However, these technologies cannot function properly without robust connectivity. The remote location of many mining facilities means that terrestrial networks may be unreliable – assuming they’re available at all – and can be brought down by bad weather or natural disasters. A satellite communications network can offer a crucial failover for the terrestrial network, offering reliable, constant connectivity so that IoT solutions that depend on the transmission of data to a control room can continue to function.

EE: Can you give a couple of examples?

JC: Transport and haulage of mining materials is one application where IoT can achieve significant efficiencies. Sensors are currently used to collect data on how long trucks are kept waiting at different points within a mine, such as the time to be loaded. This data can then be analysed and used to improve the efficiency of haulage operations, for example reducing or increasing the number of trucks required hour to hour to ensure production is optimised around fuel usage, minimal maintenance time and haul distance.

Truck drivers in Australia can command salaries of $200,000+, and you need two and a half drivers per truck to keep operations running. If you’ve got 100 trucks per mine and you’re able to fully automate them, that’s a significant saving – not only from switching from a salaried employee to a capital expenditure, but also from the gained productivity of not having time when trucks are inactive due to breaks or shift changes.

EE: How crucial is it that mining companies increase their focus on data?

JC: Mining organisations need to look at data as the new gold, a high value asset which holds huge potential for mining organisations to reduce their costs, and establish the infrastructure and expertise to extract, share and analyse it. The growth in computing power means that more intelligence can be gained from data than ever before; and an increasing amount of this analysis will take place automatically within the devices and machines that are at the coalface, with people supervising and reacting to deal with issues the machines flag as important or critical. This is a key area in the innovation chain where mining needs to increase its focus. Machine learning and improved statistical techniques mean patterns and observations about data previously unseen can be revealed.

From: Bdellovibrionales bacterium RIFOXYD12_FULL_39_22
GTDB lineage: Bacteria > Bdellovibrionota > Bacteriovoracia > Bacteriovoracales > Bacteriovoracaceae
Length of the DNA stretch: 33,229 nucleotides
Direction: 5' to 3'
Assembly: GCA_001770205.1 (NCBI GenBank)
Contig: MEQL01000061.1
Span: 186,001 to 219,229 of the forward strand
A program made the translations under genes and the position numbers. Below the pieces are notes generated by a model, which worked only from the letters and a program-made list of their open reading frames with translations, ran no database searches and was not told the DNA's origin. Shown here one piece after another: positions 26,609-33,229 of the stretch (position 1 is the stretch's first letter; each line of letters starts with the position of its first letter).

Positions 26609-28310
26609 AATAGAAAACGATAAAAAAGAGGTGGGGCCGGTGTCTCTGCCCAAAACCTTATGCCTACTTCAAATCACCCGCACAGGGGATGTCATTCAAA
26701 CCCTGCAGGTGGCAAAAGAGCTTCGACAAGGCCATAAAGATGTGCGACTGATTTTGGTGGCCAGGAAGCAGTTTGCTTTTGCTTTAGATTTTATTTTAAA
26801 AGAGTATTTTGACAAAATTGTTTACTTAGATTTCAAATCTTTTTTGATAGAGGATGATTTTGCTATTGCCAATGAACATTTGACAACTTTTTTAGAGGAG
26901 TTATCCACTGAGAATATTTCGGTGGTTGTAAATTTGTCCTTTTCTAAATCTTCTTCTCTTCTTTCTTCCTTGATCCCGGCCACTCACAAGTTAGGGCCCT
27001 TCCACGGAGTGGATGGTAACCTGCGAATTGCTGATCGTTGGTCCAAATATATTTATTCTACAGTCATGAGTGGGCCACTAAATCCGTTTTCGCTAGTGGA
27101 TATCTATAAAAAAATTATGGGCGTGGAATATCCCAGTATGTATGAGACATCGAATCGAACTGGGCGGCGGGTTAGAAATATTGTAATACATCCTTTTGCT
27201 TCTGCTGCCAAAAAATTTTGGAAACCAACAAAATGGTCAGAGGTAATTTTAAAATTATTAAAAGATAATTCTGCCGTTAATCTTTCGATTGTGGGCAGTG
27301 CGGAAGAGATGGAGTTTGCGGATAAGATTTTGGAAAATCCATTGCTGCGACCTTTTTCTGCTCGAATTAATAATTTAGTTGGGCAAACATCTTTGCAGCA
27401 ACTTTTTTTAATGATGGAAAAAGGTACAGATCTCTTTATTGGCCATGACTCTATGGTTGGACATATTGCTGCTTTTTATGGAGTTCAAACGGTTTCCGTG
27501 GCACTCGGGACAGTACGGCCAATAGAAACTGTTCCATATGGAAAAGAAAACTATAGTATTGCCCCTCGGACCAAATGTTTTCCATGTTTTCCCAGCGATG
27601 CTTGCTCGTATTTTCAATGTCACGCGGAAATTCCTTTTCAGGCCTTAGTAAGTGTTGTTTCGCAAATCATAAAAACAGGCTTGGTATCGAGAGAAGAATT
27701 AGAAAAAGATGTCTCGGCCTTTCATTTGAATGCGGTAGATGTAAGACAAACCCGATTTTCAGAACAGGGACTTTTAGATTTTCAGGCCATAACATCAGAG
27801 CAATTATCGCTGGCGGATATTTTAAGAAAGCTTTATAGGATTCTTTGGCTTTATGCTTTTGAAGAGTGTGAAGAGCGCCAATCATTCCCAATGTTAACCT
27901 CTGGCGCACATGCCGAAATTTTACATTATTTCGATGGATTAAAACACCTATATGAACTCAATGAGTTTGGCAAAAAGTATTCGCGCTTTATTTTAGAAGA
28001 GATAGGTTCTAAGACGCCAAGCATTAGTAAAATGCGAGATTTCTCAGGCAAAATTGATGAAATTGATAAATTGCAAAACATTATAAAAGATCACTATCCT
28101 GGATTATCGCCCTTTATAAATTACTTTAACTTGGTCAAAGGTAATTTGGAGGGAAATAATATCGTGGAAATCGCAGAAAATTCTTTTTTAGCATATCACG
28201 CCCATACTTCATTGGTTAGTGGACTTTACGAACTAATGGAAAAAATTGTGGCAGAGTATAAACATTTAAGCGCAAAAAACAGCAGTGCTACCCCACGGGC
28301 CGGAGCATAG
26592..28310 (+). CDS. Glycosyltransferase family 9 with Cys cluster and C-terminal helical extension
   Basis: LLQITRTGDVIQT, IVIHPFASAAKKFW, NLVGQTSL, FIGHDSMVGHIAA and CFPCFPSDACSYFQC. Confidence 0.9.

EE: Why is the industry struggling to both establish the infrastructure to do this and find people with the relevant skills?

JC: Like nearly every industry in every part of the world, there is a pressing skills shortage – many people just can’t learn fast enough to keep pace with the potential that new technology is bringing. However, mining faces some additional challenges. Its workforce is ageing. Older workers may be more experienced and have deep industry knowledge, but they are also less comfortable with digital tools and collaborative work.

Overwhelmingly, the mining industry has a skills shortage when it comes to developing and deploying IoT successfully. In our research, 64% of mining organisations reported that they lacked the necessary skills in cyber security, and a further 41% revealed that they did not have sufficient staff to analyse data effectively. Without these skills in place, mining organisations will continue to struggle to implement the infrastructure required to develop IoT solutions.

EE: How can these challenges be addressed? What needs to be done?

JC: We believe that partners will play a crucial role in the implementation of IoT solutions. With a clear lack of skills within mining organisations, 80% of businesses that we surveyed reported that they would use third-parties to help with the development and deployment of IoT technology. Mining businesses working together with organisations like Inmarsat and our partners, can leverage specialist expertise to bridge the skills gap and build successful, innovative IoT solutions.